Wednesday, February 29, 2012


Obituaries are odd things. They give dates and times and places. They tell us of careers, marriages, family. Sometimes they inform you of the cause of death. Sometimes we hear how they died: gallantly fighting cancer, or surrounded by loved ones, peacefully in bed, tragically in an accident.

They may tell us about a life lived, but they don't tell us who the person truly was. That would take too long. That would be a different story for every writer.

My Uncle John and I were essentially strangers until I was 48. He visited occasionally when I was young. He was my father's older brother. I heard stories of how even though his name was John, the family called him Ed. He came to my father's funeral when I was 17. He came to my house to see my new-born son when I was 28. It was awkward. I didn't know him.

When my Aunt began to develop dementia I reached out to him, or he to me, I don't remember, and it doesn't matter. He was losing a sister. I was losing an aunt that had been there for me all my life. He knew I had been tasked to make hard decisions about her care and he supported me 100%. 150%. And through it we became less strangers, more uncle and niece.

Eight years ago he called me to invite me to travel to Italy with him. He was going as a guest of the Canadian Government to honour the soldiers who had liberated Italy. His daughters couldn't go. His wife couldn't go. He was allowed to bring along a support person. I thought he was kidding. How could I go? I had just started my Grade One class, and it was to be the two weeks leading up to Armistice Day.

My sister phoned and told me he wasn't kidding. How could I not go? I made arrangements. I went.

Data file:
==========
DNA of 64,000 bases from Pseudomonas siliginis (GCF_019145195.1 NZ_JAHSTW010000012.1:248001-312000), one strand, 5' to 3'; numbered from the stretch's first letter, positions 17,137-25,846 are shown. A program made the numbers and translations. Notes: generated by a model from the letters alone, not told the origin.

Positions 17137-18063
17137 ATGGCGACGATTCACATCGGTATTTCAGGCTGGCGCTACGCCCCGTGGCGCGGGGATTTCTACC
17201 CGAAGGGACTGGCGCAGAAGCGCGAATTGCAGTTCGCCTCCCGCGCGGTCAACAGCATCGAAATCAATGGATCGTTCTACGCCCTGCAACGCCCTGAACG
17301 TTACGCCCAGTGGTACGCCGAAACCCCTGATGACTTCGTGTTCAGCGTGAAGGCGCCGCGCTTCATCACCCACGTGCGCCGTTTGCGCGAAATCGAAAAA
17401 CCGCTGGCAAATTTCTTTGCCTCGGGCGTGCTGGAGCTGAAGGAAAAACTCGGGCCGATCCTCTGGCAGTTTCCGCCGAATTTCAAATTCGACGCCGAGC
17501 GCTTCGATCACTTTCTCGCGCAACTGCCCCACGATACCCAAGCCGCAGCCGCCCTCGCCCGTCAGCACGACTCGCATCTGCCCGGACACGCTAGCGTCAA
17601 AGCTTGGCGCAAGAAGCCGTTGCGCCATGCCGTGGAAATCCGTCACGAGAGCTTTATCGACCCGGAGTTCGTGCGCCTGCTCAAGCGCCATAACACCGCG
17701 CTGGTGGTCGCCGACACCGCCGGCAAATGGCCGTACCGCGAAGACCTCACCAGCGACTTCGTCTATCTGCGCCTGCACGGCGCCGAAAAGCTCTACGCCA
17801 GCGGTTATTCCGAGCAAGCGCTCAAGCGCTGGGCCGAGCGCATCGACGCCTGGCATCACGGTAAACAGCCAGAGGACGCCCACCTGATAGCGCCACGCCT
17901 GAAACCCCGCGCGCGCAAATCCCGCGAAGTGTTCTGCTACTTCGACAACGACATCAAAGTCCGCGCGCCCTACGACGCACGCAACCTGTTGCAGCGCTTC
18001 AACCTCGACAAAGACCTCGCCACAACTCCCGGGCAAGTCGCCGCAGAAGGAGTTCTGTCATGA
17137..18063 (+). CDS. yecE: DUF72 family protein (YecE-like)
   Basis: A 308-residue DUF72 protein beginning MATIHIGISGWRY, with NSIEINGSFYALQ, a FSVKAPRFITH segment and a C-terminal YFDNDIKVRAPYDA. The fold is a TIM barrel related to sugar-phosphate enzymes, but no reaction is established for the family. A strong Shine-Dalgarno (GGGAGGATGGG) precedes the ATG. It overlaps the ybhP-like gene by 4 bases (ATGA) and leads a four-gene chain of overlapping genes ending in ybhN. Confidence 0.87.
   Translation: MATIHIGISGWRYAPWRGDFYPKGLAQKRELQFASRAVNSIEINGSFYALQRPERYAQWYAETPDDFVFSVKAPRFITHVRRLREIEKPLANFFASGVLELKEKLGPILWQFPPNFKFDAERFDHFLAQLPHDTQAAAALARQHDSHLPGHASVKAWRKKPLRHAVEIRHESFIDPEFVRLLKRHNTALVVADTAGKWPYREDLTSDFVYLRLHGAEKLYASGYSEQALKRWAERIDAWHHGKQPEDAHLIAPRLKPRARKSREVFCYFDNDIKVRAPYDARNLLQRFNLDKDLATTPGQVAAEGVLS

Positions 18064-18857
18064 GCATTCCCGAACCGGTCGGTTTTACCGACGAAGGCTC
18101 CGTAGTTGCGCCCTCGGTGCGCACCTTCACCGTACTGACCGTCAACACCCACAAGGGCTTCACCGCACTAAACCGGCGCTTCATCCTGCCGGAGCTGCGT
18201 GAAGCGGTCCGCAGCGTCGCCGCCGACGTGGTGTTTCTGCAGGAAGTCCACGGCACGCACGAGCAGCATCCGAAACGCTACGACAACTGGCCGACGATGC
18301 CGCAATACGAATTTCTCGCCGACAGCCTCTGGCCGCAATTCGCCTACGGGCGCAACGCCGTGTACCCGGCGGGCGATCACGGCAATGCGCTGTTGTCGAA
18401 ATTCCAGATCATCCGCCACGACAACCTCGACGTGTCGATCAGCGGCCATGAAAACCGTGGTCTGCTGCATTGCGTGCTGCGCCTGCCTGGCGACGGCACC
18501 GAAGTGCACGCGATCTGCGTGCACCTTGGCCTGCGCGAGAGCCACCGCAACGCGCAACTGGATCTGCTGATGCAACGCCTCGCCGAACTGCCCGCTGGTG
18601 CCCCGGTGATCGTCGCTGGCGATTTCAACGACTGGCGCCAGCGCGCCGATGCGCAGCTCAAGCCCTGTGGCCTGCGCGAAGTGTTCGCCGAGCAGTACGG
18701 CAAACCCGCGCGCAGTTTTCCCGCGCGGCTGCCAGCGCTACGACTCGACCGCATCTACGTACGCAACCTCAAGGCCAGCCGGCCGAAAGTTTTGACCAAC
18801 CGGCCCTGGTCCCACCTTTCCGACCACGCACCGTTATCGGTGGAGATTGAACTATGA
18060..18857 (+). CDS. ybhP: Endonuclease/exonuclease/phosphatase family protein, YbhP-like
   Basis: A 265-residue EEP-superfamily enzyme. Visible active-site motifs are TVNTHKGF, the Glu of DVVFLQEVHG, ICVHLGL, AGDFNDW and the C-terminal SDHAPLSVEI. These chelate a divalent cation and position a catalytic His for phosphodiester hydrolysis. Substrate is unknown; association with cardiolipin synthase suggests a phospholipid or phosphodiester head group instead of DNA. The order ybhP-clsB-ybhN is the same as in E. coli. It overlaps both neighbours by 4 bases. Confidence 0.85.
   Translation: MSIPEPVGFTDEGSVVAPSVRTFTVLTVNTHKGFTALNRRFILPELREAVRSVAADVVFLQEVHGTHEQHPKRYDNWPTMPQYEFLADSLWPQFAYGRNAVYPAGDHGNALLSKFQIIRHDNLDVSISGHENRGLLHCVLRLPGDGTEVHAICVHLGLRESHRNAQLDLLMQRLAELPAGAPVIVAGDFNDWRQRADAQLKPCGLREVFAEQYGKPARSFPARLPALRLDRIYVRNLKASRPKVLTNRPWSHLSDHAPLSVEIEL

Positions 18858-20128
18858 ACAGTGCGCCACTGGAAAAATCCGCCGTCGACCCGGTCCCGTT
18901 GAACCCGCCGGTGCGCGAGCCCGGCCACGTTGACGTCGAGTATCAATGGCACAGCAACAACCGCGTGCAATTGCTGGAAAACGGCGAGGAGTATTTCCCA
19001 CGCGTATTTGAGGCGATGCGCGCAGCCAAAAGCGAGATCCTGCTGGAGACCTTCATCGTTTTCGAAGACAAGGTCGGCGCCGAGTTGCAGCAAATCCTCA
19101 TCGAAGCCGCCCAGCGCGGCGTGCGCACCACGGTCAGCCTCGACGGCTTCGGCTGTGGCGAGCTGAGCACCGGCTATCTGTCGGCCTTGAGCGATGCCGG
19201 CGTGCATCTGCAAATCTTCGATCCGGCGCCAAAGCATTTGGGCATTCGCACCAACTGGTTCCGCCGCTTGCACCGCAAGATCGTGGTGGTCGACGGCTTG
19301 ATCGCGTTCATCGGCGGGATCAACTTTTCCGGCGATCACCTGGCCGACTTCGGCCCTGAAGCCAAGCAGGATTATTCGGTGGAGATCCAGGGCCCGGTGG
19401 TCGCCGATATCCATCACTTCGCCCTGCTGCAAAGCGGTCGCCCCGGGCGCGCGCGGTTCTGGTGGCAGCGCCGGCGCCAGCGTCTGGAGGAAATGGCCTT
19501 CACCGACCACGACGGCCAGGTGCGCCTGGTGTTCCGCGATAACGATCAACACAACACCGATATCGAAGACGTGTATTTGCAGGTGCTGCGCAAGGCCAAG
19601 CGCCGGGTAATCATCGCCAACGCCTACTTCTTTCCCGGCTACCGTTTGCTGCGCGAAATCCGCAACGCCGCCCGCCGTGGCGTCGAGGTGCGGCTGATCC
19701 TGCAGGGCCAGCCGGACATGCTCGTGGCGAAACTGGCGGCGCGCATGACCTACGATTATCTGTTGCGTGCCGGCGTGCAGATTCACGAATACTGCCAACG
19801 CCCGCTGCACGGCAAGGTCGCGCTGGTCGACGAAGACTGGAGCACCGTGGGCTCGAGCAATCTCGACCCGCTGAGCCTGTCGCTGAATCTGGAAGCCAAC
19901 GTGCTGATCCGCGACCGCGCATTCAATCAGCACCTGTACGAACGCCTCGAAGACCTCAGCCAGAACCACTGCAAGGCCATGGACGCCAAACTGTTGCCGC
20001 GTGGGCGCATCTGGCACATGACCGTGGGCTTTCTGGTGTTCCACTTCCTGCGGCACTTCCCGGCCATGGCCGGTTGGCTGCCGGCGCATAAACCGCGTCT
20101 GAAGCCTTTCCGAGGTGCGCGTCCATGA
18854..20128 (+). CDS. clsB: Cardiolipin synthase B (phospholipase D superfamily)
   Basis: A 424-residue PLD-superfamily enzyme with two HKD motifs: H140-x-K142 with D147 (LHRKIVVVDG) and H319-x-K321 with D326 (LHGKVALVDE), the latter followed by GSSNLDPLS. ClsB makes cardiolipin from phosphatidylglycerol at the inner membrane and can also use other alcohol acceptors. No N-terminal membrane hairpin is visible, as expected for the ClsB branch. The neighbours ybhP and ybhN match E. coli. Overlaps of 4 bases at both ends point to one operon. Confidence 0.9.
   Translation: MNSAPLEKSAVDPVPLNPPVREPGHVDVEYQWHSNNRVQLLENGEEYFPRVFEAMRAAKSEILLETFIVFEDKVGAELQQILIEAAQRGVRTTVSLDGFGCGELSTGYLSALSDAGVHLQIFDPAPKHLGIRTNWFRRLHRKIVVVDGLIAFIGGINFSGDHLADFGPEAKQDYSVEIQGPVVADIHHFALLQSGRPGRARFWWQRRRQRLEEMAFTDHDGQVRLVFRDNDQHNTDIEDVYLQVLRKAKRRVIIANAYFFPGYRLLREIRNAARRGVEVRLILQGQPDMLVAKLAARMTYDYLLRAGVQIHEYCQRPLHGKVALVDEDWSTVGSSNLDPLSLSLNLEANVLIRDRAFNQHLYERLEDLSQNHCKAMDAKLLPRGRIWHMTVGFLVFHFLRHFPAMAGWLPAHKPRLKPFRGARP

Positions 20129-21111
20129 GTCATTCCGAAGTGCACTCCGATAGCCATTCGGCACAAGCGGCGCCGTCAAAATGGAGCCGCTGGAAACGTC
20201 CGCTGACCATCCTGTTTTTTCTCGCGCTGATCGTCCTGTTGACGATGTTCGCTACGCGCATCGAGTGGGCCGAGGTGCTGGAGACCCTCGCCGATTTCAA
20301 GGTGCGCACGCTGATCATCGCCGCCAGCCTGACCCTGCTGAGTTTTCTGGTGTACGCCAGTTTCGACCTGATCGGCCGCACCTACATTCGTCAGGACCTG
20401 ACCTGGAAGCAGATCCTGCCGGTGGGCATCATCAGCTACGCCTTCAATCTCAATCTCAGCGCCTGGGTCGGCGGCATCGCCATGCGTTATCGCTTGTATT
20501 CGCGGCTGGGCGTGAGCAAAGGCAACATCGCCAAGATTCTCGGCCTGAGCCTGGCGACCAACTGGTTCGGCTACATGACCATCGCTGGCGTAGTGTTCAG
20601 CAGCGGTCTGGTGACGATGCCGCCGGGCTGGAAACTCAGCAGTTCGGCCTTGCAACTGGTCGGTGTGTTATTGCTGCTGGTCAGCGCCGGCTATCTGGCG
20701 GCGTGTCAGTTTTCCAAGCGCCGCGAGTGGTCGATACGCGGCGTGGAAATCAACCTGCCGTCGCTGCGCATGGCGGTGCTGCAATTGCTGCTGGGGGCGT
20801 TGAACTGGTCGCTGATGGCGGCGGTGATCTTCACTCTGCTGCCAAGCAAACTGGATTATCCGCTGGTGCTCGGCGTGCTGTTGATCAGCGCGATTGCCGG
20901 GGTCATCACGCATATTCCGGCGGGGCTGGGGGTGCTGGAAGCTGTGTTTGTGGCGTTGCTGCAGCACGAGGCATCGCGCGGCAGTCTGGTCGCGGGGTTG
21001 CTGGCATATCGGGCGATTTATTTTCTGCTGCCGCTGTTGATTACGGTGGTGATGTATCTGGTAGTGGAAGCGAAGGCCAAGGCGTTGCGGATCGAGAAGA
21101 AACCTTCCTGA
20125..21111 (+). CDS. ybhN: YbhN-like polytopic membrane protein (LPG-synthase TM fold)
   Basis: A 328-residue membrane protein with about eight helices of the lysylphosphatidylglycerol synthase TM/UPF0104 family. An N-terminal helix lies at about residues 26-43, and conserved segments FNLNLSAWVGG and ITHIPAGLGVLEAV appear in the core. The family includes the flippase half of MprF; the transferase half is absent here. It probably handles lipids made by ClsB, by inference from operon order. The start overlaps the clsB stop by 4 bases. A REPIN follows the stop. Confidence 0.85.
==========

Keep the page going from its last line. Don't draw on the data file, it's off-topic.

I cannot begin to write about my experiences with him during those two weeks. It was comfortable. It was easy. He was a wonderful travelling companion. We supported each other. The travelling wasn't always easy, the days were very long. We talked alot about the war. We talked alot about my father and his family. We talked alot.

So many memories: espresso in Rimini one morning, pizza later that night, standing in front of so many grave markers, in many canadian war cemetaries in front of men he had known and fought with. So many funny stories. So many sad ones.

And then one night, we were all having a drink in a little bar in Sicily near the end of the trip. He turned to me and said that he had wanted to ask me during a luncheon earlier that day, but he had lost his nerve. So he was asking now. Would I do him the honour of a dance? So we danced. He was so gallant. He was so grateful. It was such a perfect moment in time.

When we returned our friendship continued. He loved my kids. He would come over to visit his sister in the care home she was now living in. The last time he came over was for her funeral. That was almost four years ago.

I attended his 90th birthday almost two years ago. I tried to phone and email over the past two years but he was having trouble remembering who everyone was. I couldn't bear to have someone else I love forget who I was.

And now he is gone from this mortal earth. But not from my heart. Never from my heart.

He once called me and said that whatever part was his in the estrangment he had with my mother and my family he was sorry. He was truly sorry.

So this is a piece of his life: family, regret, love, laughter, war, and peace.

John Frances Burton - April 24, 1920 - February 27, 2012

1 comment:

  1. I am so sorry for your loss.
    But I am also happy for you. You got to know someone that became an important part of your life.
    I think that if we have loss and mourning in our lives, it means that we loved and were loved. "Better to have loved and lost..."


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